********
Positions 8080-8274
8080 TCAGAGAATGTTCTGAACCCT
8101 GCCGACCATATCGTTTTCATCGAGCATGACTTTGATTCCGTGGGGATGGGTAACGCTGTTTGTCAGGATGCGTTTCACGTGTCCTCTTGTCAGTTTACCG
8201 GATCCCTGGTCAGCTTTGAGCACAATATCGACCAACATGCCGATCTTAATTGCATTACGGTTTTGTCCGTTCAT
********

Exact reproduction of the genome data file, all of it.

Positions 8080-8274
8080 TCAGAGAATGTTCTGAACCCT
8101 GCCGACCATATCGTTTTCATCGAGCATGACTTTGATTCCGTGGGGATGGGTAACGCTGTTTGTCAGGATGCGTTTCACGTGTCCTCTTGTCAGTTTACCG
8201 GATCCCTGGTCAGCTTTGAGCACAATATCGACCAACATGCCGATCTTAATTGCATTACGGTTTTGTCCGTTCAT